History of Electronic Health Records

Instructor: Jennifer Mitchell

Jennifer is a clinical professor for nursing students in critical care and has several years of experience in teaching nursing.

Health records have undergone many changes over the past thirty years. From paper documentation to the use of electronic tablets, the way we document healthcare has changed and progressed over time. Let's review the history of electronic health records now.

Before Electronic Health Records

Health records have undergone many changes over the last thirty years or so. In the 1980s, all patient health records, from vital signs to medication lists, were on paper. These documents would be bound and sent to a medical records department or storage. When a healthcare provider would need to review these medical records, a request would be sent to find the records and deliver them to the requesting provider. This would take hours to days to retrieve and would cause delays in treatment.

Paper Medical Records
Paper Medical Records

Documentation on paper would also be challenging in that sometimes handwriting was difficult to read, leading to inaccurate data and misinformation. This would also lead to delays in treatment. As advances in computers came, so did advances in health records.

Computers Begin to Intervene

The 1990s brought about scanning of documents, so health records could be recorded on paper then scanned into a computer system. This helped healthcare providers access health records without waiting on a request for a paper chart. They could more expediently analyze what medications a patient was taking, what a previous diagnosis was, how up to date immunizations were, and what surgeries or procedures a patient had undergone. There would be some documentation in a computer, but most of what was entered would be orders for labs and radiology and results from those tests.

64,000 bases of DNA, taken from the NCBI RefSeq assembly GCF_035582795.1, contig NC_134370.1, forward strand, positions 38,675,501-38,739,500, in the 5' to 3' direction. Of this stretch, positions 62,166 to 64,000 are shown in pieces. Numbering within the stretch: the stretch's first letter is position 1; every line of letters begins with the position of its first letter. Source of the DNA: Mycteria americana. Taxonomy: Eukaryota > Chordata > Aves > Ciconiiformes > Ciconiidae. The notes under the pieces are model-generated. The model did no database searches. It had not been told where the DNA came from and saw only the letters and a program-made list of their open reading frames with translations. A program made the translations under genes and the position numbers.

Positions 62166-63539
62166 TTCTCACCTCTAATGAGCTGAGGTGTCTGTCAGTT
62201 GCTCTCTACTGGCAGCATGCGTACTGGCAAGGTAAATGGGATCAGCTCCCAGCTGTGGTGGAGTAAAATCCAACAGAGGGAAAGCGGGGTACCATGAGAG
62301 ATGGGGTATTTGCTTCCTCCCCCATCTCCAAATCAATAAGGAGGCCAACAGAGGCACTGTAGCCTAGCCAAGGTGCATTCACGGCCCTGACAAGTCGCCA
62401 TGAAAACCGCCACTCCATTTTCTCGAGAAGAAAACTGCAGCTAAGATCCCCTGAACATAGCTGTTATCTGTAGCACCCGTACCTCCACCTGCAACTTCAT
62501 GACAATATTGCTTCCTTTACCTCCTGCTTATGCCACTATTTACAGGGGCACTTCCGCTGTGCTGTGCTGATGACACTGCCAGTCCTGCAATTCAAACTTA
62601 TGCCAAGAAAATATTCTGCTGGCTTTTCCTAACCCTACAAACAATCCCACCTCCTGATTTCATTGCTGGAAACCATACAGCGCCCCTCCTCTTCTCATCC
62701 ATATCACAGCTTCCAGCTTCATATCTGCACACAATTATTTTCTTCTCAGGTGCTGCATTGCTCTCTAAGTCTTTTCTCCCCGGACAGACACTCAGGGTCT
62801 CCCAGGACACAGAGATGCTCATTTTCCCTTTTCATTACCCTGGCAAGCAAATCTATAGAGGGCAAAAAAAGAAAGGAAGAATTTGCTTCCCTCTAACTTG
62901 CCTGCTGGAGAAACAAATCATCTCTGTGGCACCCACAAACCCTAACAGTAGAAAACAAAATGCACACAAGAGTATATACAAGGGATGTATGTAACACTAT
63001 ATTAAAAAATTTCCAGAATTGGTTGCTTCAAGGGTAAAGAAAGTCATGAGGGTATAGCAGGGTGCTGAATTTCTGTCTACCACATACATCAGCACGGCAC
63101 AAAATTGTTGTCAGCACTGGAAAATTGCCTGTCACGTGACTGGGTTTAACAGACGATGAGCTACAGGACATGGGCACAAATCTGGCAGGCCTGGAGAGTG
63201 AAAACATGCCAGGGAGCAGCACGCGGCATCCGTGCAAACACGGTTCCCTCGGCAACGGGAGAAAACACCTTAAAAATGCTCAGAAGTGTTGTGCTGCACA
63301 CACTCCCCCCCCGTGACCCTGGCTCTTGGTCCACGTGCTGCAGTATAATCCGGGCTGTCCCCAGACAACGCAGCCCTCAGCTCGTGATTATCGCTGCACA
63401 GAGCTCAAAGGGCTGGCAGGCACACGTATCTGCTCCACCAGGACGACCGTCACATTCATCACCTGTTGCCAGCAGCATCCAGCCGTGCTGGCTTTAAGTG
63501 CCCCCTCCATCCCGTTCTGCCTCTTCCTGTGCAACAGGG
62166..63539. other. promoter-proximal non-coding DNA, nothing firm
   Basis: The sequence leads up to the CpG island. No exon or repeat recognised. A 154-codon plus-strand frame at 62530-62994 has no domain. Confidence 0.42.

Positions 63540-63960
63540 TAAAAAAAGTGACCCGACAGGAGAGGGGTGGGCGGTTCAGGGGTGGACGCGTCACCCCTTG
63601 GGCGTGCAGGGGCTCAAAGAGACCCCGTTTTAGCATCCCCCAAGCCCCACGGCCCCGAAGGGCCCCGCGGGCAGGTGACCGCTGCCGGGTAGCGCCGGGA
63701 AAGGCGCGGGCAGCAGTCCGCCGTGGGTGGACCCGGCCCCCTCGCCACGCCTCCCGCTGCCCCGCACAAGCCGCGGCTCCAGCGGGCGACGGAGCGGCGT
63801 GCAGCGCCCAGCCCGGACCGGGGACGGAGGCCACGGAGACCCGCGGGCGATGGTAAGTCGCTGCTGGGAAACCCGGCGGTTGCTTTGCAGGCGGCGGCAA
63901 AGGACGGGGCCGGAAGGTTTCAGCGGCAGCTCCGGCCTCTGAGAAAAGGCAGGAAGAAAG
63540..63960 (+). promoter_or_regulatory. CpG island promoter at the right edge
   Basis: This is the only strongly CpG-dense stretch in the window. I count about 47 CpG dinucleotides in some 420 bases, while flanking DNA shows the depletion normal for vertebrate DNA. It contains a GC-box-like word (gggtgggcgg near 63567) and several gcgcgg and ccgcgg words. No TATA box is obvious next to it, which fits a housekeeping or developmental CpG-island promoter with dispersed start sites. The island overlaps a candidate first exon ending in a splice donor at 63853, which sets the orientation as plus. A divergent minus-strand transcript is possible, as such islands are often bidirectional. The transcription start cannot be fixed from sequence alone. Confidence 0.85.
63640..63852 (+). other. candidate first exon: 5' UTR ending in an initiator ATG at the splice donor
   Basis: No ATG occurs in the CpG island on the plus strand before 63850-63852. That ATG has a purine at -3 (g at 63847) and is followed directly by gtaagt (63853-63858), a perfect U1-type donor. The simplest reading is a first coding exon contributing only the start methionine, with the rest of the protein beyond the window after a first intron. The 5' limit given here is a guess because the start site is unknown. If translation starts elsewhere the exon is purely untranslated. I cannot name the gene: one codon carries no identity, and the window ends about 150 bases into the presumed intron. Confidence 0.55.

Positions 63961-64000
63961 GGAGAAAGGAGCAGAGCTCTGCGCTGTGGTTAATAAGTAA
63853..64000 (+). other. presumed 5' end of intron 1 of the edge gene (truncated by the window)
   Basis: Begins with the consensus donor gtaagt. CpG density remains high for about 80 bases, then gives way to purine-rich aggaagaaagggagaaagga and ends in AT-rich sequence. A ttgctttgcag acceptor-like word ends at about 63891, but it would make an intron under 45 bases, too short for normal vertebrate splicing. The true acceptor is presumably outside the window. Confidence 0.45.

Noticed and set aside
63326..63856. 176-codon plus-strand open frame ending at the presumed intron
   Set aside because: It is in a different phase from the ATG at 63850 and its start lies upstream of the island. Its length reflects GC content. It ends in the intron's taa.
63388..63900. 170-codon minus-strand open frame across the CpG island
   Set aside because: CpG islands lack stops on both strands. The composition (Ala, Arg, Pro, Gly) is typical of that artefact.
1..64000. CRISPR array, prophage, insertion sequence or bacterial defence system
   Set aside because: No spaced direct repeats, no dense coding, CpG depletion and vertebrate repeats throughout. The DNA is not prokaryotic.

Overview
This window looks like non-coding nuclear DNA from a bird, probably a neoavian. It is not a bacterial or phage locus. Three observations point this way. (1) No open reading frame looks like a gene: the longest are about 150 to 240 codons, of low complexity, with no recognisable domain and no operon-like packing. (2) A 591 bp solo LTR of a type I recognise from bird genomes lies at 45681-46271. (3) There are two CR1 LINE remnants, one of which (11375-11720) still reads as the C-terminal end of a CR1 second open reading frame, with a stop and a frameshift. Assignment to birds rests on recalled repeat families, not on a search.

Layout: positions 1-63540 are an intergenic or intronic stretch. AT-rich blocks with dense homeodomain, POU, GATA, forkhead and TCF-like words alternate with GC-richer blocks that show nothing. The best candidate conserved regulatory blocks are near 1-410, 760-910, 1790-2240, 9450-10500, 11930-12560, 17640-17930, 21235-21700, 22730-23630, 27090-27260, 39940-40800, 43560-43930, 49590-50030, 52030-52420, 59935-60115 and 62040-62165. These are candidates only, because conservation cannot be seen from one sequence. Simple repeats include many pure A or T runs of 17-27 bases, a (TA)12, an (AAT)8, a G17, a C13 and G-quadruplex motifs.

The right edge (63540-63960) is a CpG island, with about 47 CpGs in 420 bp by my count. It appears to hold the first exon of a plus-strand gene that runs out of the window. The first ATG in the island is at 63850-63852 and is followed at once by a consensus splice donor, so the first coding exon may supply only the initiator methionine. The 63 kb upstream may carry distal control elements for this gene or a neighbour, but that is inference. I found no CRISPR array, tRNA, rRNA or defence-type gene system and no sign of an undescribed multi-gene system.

In the '90s, if you had received treatment at a different facility than your usual medical practice, your records would need to be retrieved from the other facilities, which would have to be done by fax or courier. Retrieving these records was still challenging and could delay treatment.

The Electronic Age

The early 2000s were when electronic health records (EHRs) came to the forefront. Healthcare providers and nurses could document vital signs, patient assessments, and lab results directly into a computer for easy storage and later access. This new process made it easier for healthcare providers at hospitals and medical offices to access past records for patients as well as identify medication interactions, immunization records, previous diagnoses, and patient histories.

This would be especially important for those patients with several different healthcare providers and specialists caring for them and various prescribed medications. The use of EHR would also identify when duplicate orders were entered, saving time and money. The ability to send and receive records from other facilities was also becoming easier, eliminating the need for faxing or waiting on documents.

The Advancing Market

In the 2010s, the EHR has advanced to paperless systems. When you last visited your healthcare provider, did the nurse or healthcare provider use an electronic tablet when they asked you why you were visiting? If so, all of your information as well as all vital signs, lab reports, and radiology results can be entered into an electronic tablet, which communicates with the computer system using an encrypted system to record your information into your health record! The use of electronic tablets allows healthcare providers to access your health information and enter data while they're at your side.

Doctor Using Tablet
Doctor Using Tablet

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